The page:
That can’t be right. Google is the antithesis of privacy, right? What would Google give users tools to help them with privacy when the company is built on ravaging the land and selling privacy for profit?
Let’s look at it from a mathematics perspective. Google’s executives know the value of PR. They also know the value of numbers, and as numbers of humans trapped in their excavating search engine machine and free apps, they have enough already.
We. Help. U.
A few years ago Apple CEO Tim Cook made a public deal of privacy and security. Now, Apple has its own faults and continues to trip over its own privacy feet, but good product marketing is about differentiation, so if Google is culling privacy information from users, Apple can step in and be the privacy savior.
Within months both Google and Facebook has revamped privacy statements; their executives embraced privacy as a user right, and in public, they came down on the side of privacy without actually doing anything of value to secure user privacy.
Here’s an example. Google calls it Incognito Mode. Chris Welch explains the new PR
Google is kicking off Cybersecurity Awareness Month by rolling out new tools that give customers greater control over their privacy when using Google Maps, YouTube, and Google Assistant.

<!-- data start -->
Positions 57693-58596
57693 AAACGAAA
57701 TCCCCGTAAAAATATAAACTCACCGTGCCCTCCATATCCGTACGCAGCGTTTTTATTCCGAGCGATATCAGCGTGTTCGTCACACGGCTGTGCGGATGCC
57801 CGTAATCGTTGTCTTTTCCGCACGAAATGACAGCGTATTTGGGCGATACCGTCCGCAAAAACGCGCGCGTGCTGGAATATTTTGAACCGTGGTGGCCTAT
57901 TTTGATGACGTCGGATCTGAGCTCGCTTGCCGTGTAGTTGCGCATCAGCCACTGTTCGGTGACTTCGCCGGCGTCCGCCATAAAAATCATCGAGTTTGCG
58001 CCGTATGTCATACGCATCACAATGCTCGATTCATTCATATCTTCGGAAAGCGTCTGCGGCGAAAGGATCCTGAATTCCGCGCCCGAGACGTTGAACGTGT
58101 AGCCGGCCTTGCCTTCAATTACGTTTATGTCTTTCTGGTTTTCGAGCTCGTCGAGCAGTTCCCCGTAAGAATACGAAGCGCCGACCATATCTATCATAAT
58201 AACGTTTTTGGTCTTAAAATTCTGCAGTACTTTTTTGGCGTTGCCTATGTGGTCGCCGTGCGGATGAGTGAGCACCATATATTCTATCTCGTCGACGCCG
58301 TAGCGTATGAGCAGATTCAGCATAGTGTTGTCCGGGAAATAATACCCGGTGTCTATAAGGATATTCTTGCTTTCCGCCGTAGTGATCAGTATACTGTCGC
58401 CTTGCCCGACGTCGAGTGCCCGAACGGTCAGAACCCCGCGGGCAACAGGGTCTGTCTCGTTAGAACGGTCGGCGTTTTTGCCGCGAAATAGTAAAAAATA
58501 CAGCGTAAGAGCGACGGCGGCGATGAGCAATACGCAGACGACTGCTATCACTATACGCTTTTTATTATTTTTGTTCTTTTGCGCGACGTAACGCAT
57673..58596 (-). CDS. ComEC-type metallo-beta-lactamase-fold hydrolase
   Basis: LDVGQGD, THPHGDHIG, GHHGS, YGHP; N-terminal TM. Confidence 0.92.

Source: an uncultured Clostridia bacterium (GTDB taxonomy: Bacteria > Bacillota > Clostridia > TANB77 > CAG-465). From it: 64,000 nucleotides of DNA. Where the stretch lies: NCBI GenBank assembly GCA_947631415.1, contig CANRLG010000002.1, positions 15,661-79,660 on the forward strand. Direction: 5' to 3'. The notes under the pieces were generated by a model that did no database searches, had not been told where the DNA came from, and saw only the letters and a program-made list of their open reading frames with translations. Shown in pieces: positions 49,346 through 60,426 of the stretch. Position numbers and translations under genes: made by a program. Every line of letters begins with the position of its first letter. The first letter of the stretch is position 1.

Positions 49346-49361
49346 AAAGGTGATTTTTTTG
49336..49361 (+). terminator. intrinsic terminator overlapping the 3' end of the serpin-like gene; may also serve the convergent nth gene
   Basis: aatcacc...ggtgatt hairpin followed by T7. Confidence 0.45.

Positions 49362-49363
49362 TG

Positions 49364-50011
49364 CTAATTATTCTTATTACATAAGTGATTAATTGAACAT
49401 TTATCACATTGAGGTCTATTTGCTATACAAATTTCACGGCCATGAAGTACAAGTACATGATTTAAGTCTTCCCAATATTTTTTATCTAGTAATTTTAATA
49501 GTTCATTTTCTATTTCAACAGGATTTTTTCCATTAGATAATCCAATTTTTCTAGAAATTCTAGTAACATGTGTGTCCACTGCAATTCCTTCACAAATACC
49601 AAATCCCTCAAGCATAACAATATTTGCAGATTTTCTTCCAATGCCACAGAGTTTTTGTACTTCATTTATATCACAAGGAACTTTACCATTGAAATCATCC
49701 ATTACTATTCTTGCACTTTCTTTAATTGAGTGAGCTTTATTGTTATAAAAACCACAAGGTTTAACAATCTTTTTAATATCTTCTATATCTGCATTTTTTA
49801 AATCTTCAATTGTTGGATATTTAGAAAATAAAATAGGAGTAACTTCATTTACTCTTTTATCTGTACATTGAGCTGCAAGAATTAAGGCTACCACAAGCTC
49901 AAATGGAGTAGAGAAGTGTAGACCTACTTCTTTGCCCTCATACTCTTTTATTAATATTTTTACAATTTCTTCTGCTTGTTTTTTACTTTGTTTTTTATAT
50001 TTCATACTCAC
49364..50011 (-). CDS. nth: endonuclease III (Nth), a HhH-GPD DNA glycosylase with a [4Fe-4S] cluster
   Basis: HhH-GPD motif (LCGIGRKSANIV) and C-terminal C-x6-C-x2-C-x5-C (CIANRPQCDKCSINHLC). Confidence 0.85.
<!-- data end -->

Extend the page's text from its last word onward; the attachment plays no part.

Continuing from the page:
Alright, Google! A switch that lets users turn off tracking and go into the much loved and ballyhooed Incognito Mode.
What if 25-percent of Google’s 3-billion users (I’m guessing; it may be more) decided to opt-out of Google’s trackers– and remember, this is just Google, not Google’s friends and advertisers– there would only be data culled from the remaining [pretends to do math in head] 2.25-billion users.
How will the company survive? Who can get by on just 2.25-billion users?
Oh. Wait. That would be Facebook.
When you turn on incognito mode in Maps, your Maps activity on that device, like the places you search for, won’t be saved to your Google Account and won’t be used to personalize your Maps experience
So, Google won’t be making money off my online activities? Not exactly. Just not collecting as much about our online activities. Meanwhile, Google’s executives can pin each other with the Badge of Courage and stand on the Public Stage of Righteousness until the cows come home.
Parents everywhere the world over will say…
Look what Google is doing to protect our privacy! Google for President!
Hopefully, it won’t get that far. But if it did, we
have had worse.